When you repair something, you "fix" it:
- He’s fixing a pipe.
- Someone needs to fix the hole in the street.
- A plumber fixed my toilet.
- Do you know how to fix your car?
- It’s not easy to fix a computer.
- They’re fixing their house. It needs a lot of work.
You often hear the verb "fix" used in the passive voice:
- The electricity was fixed this morning.
- This situation has to be fixed.
- Why wasn’t this fixed earlier?
- My neighbor’s roof needs to be fixed.
- How soon can my car be fixed?
Some Americans use the word "fix" for the preparation of food:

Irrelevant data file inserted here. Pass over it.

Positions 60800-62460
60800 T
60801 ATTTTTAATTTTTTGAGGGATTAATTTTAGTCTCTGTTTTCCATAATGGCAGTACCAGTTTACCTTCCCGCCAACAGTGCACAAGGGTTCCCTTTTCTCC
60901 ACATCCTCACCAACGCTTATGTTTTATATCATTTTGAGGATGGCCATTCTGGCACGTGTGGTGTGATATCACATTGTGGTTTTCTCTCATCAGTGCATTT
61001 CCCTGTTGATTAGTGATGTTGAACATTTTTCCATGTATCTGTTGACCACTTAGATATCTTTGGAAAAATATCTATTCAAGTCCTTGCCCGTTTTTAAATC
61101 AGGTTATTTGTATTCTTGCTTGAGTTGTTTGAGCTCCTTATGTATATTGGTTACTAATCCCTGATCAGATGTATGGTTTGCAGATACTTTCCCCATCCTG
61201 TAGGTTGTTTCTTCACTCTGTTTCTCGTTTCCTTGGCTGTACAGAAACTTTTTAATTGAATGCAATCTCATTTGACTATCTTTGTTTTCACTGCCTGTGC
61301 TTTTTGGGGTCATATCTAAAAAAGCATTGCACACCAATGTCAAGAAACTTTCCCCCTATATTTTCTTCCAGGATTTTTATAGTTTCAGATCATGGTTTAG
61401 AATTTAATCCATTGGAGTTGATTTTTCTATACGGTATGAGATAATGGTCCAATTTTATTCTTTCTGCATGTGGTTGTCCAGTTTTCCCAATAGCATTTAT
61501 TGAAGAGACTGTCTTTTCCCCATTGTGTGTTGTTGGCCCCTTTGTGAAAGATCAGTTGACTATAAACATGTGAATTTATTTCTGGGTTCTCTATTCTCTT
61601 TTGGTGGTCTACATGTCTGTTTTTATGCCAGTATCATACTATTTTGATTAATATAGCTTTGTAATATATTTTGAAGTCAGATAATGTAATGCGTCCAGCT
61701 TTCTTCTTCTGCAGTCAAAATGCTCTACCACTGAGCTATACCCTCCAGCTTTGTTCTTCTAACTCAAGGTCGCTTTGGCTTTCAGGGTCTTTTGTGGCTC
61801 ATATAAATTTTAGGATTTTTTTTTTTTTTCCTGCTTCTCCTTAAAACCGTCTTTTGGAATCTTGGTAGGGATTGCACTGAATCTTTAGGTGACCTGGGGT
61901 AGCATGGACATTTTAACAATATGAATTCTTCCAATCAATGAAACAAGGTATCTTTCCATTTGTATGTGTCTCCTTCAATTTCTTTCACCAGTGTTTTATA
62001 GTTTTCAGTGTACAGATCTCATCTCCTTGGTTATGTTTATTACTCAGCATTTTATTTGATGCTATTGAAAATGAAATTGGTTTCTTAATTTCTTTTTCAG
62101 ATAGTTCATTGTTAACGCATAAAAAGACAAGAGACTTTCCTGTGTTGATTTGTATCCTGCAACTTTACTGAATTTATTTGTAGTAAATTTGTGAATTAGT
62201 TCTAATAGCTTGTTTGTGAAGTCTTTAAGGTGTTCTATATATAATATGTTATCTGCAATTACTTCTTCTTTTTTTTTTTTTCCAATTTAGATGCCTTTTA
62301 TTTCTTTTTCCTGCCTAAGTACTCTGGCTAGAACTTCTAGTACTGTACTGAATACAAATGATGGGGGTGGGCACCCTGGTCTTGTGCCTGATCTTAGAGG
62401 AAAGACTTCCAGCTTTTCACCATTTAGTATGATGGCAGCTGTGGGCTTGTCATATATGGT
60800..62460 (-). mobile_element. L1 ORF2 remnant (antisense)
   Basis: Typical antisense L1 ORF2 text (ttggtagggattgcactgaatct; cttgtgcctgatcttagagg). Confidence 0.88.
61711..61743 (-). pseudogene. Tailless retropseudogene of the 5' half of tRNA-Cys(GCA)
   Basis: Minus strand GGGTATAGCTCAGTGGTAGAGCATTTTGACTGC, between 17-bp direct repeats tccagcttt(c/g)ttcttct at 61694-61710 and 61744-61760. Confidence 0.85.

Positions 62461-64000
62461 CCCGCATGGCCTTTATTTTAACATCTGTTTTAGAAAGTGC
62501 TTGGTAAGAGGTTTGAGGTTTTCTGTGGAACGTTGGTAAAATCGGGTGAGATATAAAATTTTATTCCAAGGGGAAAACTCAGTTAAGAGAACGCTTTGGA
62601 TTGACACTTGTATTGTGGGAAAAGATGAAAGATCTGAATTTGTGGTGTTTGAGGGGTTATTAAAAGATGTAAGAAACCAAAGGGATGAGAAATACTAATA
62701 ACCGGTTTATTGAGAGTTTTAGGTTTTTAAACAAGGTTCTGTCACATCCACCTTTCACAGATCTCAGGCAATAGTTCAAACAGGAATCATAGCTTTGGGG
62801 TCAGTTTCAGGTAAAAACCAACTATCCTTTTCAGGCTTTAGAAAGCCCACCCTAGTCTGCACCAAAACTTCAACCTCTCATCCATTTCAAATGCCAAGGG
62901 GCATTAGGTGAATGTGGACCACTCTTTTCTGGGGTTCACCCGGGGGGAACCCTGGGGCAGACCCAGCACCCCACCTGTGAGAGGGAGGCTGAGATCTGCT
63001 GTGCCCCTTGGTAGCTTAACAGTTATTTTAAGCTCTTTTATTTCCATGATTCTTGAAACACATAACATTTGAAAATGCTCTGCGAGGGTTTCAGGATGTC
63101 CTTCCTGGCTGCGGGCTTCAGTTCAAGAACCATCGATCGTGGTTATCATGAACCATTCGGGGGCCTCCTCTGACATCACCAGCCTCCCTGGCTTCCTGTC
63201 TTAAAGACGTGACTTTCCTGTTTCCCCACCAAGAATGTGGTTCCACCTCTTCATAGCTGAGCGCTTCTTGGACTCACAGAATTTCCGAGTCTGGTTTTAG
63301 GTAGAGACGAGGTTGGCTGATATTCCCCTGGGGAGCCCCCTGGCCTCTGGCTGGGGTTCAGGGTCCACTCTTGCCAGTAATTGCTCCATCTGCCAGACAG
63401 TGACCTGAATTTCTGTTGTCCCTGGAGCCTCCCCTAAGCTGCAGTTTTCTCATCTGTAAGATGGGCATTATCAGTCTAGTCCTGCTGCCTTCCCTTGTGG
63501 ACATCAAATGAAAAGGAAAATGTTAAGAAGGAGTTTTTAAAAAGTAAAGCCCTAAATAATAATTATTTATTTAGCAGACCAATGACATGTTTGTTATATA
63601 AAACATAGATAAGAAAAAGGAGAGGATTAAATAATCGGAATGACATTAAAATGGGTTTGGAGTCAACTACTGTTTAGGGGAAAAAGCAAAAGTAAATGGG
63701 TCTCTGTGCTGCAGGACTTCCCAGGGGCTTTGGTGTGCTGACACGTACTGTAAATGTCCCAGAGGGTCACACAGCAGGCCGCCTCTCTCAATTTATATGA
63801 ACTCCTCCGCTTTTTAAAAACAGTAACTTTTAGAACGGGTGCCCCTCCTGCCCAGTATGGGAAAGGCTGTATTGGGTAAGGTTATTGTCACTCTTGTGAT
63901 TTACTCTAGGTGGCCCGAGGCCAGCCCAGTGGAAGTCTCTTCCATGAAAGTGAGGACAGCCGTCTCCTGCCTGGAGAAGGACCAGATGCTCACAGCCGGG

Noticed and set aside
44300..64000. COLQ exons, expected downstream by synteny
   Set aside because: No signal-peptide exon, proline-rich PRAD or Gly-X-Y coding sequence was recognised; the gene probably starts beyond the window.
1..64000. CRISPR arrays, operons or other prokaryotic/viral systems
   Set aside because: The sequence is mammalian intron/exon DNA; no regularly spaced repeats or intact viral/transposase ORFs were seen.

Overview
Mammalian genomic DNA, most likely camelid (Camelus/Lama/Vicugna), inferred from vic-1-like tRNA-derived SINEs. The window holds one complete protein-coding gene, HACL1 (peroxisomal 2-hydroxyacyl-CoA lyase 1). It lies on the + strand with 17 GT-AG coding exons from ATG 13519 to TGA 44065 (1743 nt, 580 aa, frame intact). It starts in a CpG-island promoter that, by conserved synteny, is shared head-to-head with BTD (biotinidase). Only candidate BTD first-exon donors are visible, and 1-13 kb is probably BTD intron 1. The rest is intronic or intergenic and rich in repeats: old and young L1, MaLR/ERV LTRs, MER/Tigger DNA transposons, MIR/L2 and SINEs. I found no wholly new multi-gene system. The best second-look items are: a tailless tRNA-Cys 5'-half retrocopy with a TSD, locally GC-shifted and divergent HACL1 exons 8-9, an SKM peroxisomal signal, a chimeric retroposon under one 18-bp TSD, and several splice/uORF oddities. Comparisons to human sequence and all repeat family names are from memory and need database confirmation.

- What are you fixing for dinner?
- They fixed a big dinner for their guests.
- Sandra fixes breakfast and lunch for her kids.
The word "fix" is also used by some Americans to describe any sort of preparation. This is a form of slang which I don’t recommend, but you might hear it used:
- They’re fixing to leave soon.
- I’m fixing to buy some land.
- He’s fixing to get married. (Notice I dropped the "g" sound in "fixing." People who use "fix" in this manner are likely to drop the "g.")
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Published March 4, 2012 / Updated December 24, 2017